One thing I struggle with as a convert is haya (shyness, modesty, shame).

A recent instance was where I bought a non-mahram (probably non-Muslim) man a coffee in Azerbaijan. People stared. I thought I was being friendly, doing a good deed, and maybe he'd get a better impression about Islam than what people see in the news. (And, I just really like coffee.) It's made me want to re-evaluate things.

I feel it's unfriendly to have too much shyness. And it feels rude (even elitist) to minimize speaking to men, or to be too straightforward when speaking.

Question: How does a Muslim woman balance friendliness with shyness?

I'm seeking broad and practical guidelines as a starting point, and to help avoid making major mistakes. (Hopefully I can improve step by step.)

YouTube videos have led me to the surah containing Qur'an 28:23 and how Prophet Musa and two women interacted when they were struggling to water their sheep. I'm not sure what the take-home message is here though, but it seems at least permissible to talk to non-mahram men.

  • Are you saying that you just picked a random stranger and offered to buy him a cup of coffee?
    – UmH
    Commented Apr 25, 2017 at 8:06
  • Not exactly like that, but kind of. I saw his passport and was surprised to see another Australian at Baku airport, so I said hi (to a random stranger), and we went for coffee and chatted. I ended up paying. He boarded his flight, and I went to pray, and that was the end of the story. Commented Apr 25, 2017 at 8:12

2 Answers 2


Bismillah. So it sounds like there are two dimensions to your question. One is legal and the other is a matter of preference. The legal question is what is the level of interaction that men and women can have with each other if they are not married and not mahrem to each other (and both are past puberty). I think you will find a range of opinions on this issue among the scholars.

Sadly there are not many real scholars here on stack exchange so I will try to answer this question as best I can (but please bear in mind that I am no scholar and so this is just my opinion).

Although there are text about lowering the gaze, there is no explicit text which I know of that says non mahrem men and women cannot speak to each other. I also know of at least one hadith where male and female companions were speaking to each other, I can't recall all the details off the top of my head but it was a discussion some companions were having about who had served the Prophet (saw) more, be it those who were with him or those who were in Abyssinia. There are probably several other examples but I can't think of any at the moment.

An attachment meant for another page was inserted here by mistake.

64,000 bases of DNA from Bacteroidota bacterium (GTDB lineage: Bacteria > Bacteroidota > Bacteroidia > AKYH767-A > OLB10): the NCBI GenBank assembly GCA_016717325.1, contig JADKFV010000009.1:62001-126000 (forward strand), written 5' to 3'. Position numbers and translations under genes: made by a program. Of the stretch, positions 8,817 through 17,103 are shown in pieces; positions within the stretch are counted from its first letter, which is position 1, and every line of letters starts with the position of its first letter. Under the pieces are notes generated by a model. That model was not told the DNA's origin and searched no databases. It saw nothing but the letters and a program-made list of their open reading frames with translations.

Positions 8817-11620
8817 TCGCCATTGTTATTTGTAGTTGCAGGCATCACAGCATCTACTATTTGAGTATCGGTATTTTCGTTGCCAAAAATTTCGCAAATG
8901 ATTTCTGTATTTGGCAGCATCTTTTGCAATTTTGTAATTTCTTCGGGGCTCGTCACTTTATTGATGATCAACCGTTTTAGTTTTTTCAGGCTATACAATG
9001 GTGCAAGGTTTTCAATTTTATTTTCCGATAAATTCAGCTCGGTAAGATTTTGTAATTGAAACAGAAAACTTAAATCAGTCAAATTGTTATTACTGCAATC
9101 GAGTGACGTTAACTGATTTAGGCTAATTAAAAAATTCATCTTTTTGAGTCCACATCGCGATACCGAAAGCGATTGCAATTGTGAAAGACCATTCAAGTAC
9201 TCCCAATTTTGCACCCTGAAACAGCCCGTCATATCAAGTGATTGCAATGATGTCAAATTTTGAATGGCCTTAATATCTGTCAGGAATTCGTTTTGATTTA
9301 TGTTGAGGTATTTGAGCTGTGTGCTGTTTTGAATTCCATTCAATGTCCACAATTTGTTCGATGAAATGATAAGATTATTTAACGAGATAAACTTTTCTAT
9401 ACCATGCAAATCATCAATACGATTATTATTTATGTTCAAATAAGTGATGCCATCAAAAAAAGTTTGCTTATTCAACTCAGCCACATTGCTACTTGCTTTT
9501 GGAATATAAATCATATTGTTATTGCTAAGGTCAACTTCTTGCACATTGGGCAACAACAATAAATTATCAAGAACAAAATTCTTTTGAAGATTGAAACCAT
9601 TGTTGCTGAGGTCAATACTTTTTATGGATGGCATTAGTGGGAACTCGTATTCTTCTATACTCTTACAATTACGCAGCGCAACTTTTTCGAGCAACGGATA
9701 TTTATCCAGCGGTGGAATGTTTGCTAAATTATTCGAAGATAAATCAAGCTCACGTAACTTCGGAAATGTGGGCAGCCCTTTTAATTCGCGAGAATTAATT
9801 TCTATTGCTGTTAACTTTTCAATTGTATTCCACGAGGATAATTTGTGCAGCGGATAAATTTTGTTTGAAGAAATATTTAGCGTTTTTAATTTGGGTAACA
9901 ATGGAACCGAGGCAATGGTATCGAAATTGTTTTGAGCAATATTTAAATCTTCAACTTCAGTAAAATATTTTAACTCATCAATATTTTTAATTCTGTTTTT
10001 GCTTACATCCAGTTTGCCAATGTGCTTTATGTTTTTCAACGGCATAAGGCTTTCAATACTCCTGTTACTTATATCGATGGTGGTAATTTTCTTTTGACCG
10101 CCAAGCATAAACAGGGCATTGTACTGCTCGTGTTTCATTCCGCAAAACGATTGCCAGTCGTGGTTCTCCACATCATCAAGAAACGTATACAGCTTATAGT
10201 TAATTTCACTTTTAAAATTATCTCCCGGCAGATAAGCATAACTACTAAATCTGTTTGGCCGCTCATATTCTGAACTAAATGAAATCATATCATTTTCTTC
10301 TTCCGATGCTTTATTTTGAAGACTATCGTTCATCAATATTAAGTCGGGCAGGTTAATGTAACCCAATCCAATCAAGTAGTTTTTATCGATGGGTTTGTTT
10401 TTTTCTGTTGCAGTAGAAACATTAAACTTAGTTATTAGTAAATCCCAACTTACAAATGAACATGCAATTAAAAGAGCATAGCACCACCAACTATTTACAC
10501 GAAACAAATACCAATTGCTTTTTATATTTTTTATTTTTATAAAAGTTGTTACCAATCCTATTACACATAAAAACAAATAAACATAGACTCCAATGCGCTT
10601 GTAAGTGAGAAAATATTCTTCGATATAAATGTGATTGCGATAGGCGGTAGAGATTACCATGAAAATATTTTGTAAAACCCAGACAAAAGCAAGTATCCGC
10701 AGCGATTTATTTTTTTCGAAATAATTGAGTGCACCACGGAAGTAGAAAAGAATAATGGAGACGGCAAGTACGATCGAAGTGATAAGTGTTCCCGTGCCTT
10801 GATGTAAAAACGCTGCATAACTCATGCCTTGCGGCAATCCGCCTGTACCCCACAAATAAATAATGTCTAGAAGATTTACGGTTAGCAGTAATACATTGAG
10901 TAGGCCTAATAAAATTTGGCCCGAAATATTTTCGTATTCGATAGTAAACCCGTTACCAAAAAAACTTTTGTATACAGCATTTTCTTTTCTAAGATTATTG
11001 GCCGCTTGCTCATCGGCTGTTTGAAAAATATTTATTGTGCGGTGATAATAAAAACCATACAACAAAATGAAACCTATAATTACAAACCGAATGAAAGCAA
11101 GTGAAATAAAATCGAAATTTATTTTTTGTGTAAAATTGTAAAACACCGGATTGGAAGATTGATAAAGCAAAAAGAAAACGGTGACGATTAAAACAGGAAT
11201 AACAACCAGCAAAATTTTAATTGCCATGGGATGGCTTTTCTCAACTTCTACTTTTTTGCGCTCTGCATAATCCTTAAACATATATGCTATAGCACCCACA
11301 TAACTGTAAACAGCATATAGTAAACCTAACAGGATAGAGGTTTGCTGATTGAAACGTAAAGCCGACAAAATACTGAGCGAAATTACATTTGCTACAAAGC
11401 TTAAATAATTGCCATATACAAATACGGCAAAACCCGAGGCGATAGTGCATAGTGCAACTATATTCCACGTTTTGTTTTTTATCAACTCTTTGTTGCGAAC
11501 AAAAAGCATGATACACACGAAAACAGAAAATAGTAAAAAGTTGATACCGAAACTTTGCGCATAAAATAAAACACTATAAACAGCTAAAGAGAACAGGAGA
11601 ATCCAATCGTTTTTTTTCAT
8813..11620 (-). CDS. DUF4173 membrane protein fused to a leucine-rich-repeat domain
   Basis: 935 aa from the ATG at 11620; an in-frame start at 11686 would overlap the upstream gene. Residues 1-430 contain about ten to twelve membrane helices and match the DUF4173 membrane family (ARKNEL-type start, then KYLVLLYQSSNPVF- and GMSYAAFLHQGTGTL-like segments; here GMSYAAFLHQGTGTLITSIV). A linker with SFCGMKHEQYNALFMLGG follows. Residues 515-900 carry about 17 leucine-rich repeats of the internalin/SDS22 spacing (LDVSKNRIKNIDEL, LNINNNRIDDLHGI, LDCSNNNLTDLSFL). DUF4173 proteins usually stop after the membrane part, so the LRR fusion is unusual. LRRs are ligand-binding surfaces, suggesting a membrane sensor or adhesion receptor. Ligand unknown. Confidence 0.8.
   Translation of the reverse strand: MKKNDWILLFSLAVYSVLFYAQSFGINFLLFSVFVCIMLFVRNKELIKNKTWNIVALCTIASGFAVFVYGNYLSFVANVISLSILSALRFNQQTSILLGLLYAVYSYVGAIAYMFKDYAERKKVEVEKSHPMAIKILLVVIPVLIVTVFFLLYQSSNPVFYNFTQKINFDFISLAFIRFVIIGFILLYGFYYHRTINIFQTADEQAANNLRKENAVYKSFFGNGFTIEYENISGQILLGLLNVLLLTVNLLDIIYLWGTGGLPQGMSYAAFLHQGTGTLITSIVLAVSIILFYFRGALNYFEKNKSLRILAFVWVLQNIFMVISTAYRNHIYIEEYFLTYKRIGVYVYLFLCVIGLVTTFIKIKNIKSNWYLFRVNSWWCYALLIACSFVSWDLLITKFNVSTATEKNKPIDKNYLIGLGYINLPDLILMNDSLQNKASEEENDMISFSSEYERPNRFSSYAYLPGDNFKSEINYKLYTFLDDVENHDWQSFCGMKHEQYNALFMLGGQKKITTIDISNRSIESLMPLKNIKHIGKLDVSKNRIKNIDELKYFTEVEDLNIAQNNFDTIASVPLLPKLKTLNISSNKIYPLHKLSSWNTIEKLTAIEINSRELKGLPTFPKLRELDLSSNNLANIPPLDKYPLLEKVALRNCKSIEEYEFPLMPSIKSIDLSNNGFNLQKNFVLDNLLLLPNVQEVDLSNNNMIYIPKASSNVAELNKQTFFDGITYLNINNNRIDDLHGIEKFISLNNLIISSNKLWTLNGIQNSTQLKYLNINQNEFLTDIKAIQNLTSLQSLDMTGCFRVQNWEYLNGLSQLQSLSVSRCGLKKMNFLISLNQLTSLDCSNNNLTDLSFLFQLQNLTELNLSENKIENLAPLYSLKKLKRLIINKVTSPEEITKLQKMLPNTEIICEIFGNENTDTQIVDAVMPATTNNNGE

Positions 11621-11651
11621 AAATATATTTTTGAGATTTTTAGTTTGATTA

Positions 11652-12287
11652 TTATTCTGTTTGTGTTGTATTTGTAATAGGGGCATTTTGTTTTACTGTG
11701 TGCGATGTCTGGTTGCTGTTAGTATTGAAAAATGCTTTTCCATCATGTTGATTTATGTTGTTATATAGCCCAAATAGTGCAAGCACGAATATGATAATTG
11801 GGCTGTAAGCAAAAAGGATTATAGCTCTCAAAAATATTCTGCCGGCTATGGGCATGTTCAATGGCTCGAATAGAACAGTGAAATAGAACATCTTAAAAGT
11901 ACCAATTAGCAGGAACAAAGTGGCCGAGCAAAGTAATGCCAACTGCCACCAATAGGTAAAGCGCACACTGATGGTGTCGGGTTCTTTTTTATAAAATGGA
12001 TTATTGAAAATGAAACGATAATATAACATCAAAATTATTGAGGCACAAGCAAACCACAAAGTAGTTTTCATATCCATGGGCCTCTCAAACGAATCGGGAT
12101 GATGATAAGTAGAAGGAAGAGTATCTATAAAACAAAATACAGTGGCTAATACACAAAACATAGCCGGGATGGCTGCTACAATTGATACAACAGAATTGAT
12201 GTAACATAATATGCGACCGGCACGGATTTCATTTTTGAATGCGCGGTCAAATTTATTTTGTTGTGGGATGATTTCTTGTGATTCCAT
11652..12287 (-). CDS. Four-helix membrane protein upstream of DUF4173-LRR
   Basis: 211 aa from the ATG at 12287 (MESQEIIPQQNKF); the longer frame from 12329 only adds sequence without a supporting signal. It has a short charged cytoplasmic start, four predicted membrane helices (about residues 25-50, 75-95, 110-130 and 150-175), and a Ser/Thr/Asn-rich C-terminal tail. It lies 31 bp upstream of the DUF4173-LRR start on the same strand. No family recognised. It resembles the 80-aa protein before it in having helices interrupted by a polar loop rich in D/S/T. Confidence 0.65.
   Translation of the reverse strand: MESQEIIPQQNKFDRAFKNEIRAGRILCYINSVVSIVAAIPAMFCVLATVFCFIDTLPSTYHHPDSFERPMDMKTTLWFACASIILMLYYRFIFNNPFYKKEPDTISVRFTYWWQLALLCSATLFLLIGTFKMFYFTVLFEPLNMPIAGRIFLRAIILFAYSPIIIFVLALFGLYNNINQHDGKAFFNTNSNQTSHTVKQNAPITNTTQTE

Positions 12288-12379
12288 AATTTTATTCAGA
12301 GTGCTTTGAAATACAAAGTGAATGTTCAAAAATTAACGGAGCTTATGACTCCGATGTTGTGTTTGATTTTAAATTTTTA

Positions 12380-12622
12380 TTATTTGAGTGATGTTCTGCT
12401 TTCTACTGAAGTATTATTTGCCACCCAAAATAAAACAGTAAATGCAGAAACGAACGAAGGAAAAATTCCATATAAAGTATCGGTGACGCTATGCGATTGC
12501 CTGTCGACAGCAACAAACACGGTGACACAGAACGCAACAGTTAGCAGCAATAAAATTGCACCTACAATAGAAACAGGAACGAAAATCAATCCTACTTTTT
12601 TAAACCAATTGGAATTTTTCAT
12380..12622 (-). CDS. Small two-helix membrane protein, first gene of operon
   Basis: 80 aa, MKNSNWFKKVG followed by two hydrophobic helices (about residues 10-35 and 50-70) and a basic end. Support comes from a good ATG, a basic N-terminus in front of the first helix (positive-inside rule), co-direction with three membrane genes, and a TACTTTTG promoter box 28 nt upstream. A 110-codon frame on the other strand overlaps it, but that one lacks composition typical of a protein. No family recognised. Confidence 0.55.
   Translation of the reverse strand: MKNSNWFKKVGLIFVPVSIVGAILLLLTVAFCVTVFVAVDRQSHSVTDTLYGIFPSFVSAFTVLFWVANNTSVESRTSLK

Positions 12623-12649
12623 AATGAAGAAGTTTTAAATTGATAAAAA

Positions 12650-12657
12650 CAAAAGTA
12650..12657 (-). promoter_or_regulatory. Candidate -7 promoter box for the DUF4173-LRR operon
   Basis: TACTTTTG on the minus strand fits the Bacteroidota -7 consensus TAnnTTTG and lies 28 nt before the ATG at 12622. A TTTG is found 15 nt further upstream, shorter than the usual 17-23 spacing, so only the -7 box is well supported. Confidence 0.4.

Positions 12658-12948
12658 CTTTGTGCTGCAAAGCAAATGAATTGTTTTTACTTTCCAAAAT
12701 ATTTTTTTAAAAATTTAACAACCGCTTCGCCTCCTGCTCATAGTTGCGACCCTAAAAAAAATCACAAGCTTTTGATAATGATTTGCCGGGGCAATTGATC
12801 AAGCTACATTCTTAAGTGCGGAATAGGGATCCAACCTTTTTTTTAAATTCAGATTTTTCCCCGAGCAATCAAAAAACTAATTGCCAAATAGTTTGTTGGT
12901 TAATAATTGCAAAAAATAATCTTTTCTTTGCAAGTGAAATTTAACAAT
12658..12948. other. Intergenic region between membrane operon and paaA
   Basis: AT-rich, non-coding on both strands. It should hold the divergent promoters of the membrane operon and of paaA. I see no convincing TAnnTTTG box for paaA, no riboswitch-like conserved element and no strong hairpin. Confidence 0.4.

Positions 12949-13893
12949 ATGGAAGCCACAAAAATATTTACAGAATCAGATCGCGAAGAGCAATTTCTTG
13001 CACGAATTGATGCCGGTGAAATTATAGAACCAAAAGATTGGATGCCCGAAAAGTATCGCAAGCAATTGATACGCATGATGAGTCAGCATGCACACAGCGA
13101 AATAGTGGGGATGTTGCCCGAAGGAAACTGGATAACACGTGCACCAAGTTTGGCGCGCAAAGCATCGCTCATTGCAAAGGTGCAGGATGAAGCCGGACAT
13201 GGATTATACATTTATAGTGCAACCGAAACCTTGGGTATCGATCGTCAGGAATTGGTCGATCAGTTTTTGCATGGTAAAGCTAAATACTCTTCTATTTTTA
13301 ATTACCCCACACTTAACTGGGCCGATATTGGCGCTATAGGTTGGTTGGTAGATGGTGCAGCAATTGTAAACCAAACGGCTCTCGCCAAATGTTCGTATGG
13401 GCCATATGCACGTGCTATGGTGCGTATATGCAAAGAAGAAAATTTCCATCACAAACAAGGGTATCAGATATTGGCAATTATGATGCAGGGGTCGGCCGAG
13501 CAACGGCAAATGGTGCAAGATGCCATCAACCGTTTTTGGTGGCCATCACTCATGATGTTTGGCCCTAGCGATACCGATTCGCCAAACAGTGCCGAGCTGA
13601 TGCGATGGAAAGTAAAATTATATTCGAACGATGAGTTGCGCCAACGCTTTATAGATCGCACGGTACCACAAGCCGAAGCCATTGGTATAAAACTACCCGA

So this seems to indicate that it is not haram for non mahrem men and women simply to speak with each other. Now the next question is can they have prolonged conversations, like friends, over a cup of coffee. Many would say this is free-mixing and is not allowed. I tried to follow Shakjh Faraz's reasoning in this post and he doesn't seem to bring much in terms of explicit text but it seems to be grounded in the principle of blocking the means (saddal-dhara’i).

But I think some would bring the argument that it is possible for a man and woman to be just friends and not fall into zina. It just depends on the people.

So my humble opinion is that a situation like you described might be permissible, especially if it is always in public (because there are explicit text about 'being alone with each other'), you do not fear that it might lead to zina, and your intention is this person should get a better perception of Islam and Muslims (dawah).

The second dimension of your question is preference. Some people are more comfortable interacting with the opposite gender than others. I know my wife was brought up in a very conservative culture so she just doesn't feel comfortable making 'small talk' with non mahrem men. I respect this and do not force her. But if your preference is to have such conversations then please go ahead, but realize that many Muslims may find this awkward based on their culture and upbringings (which tend to have a very restrictive and conservative view of Islam).

As a final note, I would just add a word of caution that if any in any of your interactions, you feel an attraction building then you should check yourself. And in that case, you should evaluate if that is real love (in which case you should consider marriage) or just lust (in which case you should fear Allah and limit your interactions with that person).

Allah knows best.


It is culture and how you are raised. I was reading a book (history of sarcean people?), the author mentioned how some Muslim women talk freely (less hesitation) with strangers in some countries. I forgot which Muslim country it was but I am sure it was not middle east.

I always wonder why Muslim women does not even return salam, some of them just pretend as if they did not hear it and some look at me amazed that I had courage to say salam to them!

But I think it is cultural and most of the scholar will tell you not to talk with strange man without reason. I agree with them from relgious perspective as it may lead to unnecesary headache (we don't know who we are dealing with) and also unnecessary desires in hearts.

There is a hadeed related to it (please check Bukhari) but to summarize it.. If a man is alone with a woman then shaitan is the messenger between them.

Most muslim men or women avoid meeting alone but I am sure there was a crowd in the coffee shop.

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